By Dave Barton
By LP Hastings
By Sarah Bennett
By LP Hastings
By Jena Ardell
By Steve Lowery
By R. Scott Moxley
By Joel Beers
By Camille UtterbackA gallery not only tells you you're looking at art (you're in a gallery, thou swell), but it also tells you what kind. Pick your gallery, and you pick your art: if you want it silent, passive and pretty, traipse down to the mall and decide which Kinkadean landscape reminds you most of the imaginary cabin you never spent winters in as a child. But if you want your humanity refracted by and filtered through our exponentially expanding techno-culture, jack into "Exquisite Electric" now at the Cal State Fullerton Grand Central Art Center. The exhibit consists of disparate works by six new-media artists, ostensibly linked by their common use of electronics to "straddle the gap between human and artificial constructs." Consequently, several pieces expect more than just attention from visitors, requiring direct contact or participation in creating an ever-fluid, ever-affecting experience.
An entire room is occupied by Camille Utterback's interactive piece Untitled(2004), which initially appears as a muted, impressionistic video projection of what are perhaps flowers, a basic design of the sort that wouldn't look out of place as a busier swatch of wallpaper. On the floor is a surface, approximately the same size as the image, on which one is invited to stand. Immediately, the image catches the eye as the surface becomes dance floor, and the visitor begins to grasp the relationship between his own movement and the piece's mutation. The forms smear and bleed as an unseen computer translates motion into new shapes and colors, unpredictable yet directly controlled.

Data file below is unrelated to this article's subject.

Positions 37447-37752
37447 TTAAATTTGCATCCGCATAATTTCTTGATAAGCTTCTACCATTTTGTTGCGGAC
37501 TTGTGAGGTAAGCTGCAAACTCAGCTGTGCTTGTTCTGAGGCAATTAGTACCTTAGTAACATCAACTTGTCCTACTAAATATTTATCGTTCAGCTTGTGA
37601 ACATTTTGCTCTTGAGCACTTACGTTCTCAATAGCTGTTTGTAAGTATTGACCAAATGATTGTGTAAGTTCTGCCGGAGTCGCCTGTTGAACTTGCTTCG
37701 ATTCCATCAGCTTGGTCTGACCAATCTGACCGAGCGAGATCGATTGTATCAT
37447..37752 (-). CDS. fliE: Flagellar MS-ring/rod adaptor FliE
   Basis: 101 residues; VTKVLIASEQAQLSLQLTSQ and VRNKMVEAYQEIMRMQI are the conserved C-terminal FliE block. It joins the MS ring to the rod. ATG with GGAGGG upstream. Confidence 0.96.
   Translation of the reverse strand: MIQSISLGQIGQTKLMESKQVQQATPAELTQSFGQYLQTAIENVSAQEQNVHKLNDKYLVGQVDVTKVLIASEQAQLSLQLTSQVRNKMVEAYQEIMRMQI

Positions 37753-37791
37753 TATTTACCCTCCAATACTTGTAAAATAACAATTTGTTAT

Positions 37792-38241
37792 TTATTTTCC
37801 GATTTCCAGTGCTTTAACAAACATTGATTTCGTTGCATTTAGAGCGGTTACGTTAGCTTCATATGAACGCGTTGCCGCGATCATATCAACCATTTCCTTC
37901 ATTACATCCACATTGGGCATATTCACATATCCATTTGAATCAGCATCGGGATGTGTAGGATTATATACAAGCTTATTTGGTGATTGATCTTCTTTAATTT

Other pieces mercifully ask for less coordination but evoke stronger emotions. One complaint: the exhibit's layout unfortunately presents the remaining works in an order that diminishes their respective effect, like an opening act whose ferocity blows the still-amazing headliner off the stage (think of Mahavishnu Orchestra setting the table for Led Zeppelin). At one point, you hear regular swells of breathing interspersed with an occasional cooing from Jim Slepian's little_one(2005) but remain clueless as to what's actually generating the sound—a sort of half-watermelon with a small monitor where the meat and seeds would be that's resting inside a metal crib, swaddled in the sterility of white linen. On the monitor's screen, a fleshy, pulsing form sparsely covered with small hairs suggests a baby sent through Seth Brundle's telepod sometime following the baboon but prior to the trip with the titular fly. Pick it up, and it cries; suddenly, instinctually, you are moved to cradle it closer—maybe even gently bouncing it—and as it is calmed, you wonder what the hell you just did and to what. Straddling the gap, indeed. A gallery employee intimated she hates this piece; I found it only a few notches more disruptive to my psychological comfort than a real baby.
The exhibit also includes a trio of pieces from Adam Chapman's "Emotional Machines" series, two of which split the theme hands-down exemplified by the Slepian work. First isNothing (withoutyou)(2003-05), a roughly head-sized, smoked-glass cube reinforced by copper edging. Its title hints at the necessity of touch to illuminate the cube's interior and reveal its inhabitant, suspended and quivering. It reminded me of David Lynch's realization of the Third Stage Navigator from Dune,but without the overt human features to mitigate the revulsion. However, Chapman's Cuddle/Coddle(2003-05) is much friendlier and more pleasantly tactile: the plushest, purring larva that's ever nuzzled yours truly's armpit, that's for damn sure.
Also, don't simply whiz past Marianne Magne's TransitoryConditions(2005), a kaleidoscopic floor-to-ceiling AV presentation merging Rorschach's famous test, Lynch's industrial rumblings and Serrano's "Blood and Semen" series. Mind the gap.